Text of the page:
|Page 1 of 7:||      |
|Index||68 reviews in total|
Watching this marvellous film again last night, I began to think about how
peculiar that a film which has so severely dated in so many respects still
manages to say something profound today. In certain respects, this film
just couldn't be done today. First of all, gender roles have changed a
great deal, and many of Alfie's "birds" simply wouldn't be plausible in a
modern film. Second of all, sex has changed so much. Back in the 80s, we
had plenty of films (usually bad ones) which took a similarly cavalier
attitude toward sex, but that's a relic of a simpler, pre-HIV world that's
But "Alfie" still manages to say something, even to a modern audience. On one hand, it's got a very funny script, and Michael Caine plays Alfie with such an infectious charm that it's impossible not to smile. But also, there's a deeper layer of meaning to the film. "I never mean to hurt anyone," Alfie says. "I know," says Harry, "but you do." Alfie ignores this lovely and rare moment of real honesty, but the audience shouldn't, because the heart of the film is right here.
Alfie himself is such a fascinating character. At first, he seems like simply a rogue, a rascal. But there's a helluva lot going on under the surface. His deep, deep insecurities, his tragic loneliness (he wouldn't see it that way, naturally), his pathological inability to have a real relationship with anyone. Especially his own son, whom he obviously loves very much.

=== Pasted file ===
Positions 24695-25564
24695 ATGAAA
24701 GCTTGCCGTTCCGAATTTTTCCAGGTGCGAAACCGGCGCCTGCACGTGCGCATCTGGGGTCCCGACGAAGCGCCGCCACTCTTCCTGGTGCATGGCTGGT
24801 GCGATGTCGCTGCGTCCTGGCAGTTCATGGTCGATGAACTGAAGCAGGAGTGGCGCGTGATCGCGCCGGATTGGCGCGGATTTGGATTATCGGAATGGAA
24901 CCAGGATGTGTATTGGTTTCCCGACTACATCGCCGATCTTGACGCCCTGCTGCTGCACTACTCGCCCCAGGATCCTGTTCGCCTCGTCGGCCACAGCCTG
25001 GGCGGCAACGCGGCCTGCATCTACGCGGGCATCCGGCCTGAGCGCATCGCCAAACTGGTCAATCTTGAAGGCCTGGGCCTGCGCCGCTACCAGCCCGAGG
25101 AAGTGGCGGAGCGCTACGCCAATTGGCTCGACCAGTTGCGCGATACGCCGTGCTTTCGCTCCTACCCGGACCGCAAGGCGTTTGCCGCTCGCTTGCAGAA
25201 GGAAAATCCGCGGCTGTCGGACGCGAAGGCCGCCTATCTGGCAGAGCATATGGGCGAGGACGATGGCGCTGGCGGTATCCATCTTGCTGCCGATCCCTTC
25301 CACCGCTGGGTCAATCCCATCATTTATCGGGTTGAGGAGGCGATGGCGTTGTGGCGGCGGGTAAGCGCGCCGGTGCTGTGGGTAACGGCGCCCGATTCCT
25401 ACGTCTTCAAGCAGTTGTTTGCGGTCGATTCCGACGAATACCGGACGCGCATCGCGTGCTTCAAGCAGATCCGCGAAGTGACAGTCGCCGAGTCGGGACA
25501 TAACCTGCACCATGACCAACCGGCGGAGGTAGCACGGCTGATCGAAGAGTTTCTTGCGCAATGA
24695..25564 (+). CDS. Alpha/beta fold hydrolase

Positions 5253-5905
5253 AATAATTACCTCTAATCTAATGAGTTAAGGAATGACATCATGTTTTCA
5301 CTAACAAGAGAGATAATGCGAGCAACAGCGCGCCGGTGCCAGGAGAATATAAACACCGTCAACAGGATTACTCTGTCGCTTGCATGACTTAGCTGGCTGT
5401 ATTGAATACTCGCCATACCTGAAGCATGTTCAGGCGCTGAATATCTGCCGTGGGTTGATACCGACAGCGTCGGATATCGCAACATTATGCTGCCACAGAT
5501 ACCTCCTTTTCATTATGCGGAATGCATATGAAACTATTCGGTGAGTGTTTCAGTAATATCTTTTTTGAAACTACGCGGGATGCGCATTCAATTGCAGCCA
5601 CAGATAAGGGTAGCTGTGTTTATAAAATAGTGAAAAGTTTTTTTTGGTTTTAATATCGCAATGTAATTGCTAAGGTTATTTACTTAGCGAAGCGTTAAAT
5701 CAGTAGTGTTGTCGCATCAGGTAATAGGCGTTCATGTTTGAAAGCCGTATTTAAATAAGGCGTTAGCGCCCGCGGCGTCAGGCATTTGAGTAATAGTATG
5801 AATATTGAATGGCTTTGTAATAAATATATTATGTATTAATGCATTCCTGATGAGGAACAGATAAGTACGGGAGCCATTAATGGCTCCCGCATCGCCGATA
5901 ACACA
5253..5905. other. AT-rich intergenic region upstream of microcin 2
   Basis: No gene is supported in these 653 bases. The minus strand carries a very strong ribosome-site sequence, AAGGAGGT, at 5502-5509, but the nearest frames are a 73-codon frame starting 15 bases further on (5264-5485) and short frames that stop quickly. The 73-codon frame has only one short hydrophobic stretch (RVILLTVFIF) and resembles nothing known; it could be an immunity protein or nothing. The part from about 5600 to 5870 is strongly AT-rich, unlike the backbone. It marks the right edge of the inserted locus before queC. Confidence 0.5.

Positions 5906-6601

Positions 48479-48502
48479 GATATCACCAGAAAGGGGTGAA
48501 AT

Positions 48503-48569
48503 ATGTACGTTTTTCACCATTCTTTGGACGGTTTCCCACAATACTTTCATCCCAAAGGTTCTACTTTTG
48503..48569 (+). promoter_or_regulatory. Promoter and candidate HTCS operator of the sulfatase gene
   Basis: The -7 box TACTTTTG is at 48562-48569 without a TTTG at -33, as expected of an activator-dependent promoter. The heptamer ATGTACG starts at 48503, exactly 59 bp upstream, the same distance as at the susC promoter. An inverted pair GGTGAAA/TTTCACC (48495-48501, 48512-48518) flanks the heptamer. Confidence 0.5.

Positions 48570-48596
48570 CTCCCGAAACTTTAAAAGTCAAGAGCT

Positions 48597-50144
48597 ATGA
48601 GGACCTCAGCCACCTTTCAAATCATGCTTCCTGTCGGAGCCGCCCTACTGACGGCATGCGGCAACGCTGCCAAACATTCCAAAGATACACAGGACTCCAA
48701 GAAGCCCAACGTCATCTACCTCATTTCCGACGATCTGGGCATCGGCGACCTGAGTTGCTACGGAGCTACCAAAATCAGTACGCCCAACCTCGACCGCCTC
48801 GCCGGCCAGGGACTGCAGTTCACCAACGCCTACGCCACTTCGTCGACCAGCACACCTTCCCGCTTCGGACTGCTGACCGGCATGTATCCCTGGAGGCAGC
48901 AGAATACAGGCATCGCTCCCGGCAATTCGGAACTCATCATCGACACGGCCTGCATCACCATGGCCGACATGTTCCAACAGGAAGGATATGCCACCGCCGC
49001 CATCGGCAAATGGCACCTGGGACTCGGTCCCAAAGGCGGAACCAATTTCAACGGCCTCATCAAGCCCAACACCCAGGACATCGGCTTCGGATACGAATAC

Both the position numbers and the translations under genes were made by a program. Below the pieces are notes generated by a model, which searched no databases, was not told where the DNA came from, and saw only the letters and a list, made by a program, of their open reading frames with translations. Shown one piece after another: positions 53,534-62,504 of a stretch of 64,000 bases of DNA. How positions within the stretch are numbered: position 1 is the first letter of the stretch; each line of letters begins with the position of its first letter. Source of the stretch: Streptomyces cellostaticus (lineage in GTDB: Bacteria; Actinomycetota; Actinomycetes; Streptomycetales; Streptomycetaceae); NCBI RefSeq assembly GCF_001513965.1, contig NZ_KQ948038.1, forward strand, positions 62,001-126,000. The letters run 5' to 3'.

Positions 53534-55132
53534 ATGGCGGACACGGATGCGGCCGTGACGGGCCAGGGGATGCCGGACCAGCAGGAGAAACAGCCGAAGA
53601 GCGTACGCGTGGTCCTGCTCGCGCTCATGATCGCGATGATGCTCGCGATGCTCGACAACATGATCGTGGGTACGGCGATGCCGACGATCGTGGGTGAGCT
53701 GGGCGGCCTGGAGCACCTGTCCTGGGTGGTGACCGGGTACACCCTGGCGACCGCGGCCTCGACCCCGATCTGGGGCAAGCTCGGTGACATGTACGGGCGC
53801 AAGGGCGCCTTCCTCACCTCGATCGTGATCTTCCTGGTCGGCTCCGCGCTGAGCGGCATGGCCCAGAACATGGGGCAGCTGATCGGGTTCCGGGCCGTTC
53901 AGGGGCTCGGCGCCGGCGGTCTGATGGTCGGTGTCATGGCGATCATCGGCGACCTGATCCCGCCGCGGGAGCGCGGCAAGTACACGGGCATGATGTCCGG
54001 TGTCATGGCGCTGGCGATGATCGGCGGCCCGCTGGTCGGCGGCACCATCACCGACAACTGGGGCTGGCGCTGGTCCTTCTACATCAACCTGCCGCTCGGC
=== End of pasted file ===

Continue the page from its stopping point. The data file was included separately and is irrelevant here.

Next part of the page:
While it's easy to see "Alfie" as a tragic story and feel sympathy for the character, it's important to hold onto the hatred. Alfie is a cruel, merciless, and heartless man. He is self-absorbed, utterly insensitive, and totally domineering. He cheerfully holds his "birds" to standards of loyalty he himself needn't bother with. He ruthlessly undermines the individuality and autonomy of everyone he is with, even when pretending to be a liberating force. Notice in his scenes with Gilda how his words sound as though he's endorsing freedom, independence, and self-determination, but the effect of those words is to keep her right under his thumb where she belongs. Alfie deserves our sympathy, yes, but he also deserves our hatred, loathing, and utter contempt.
Anyway, like the DVD box says, this is just a sweet, frothy little comedy, if you like, and it's very enjoyable as such. But, if you care to look deeper, there is so much more to behold. The tagline to "American Beauty" was "look closer", but all of its profound ideas and insights (if any) were plastered right across the screen. "Alfie" is a film which asks you to look closer, and it rewards the effort.
Directed by Lewis Gilbert. Written by Bill Naughton. Running time: 114
minutes. Classified PG.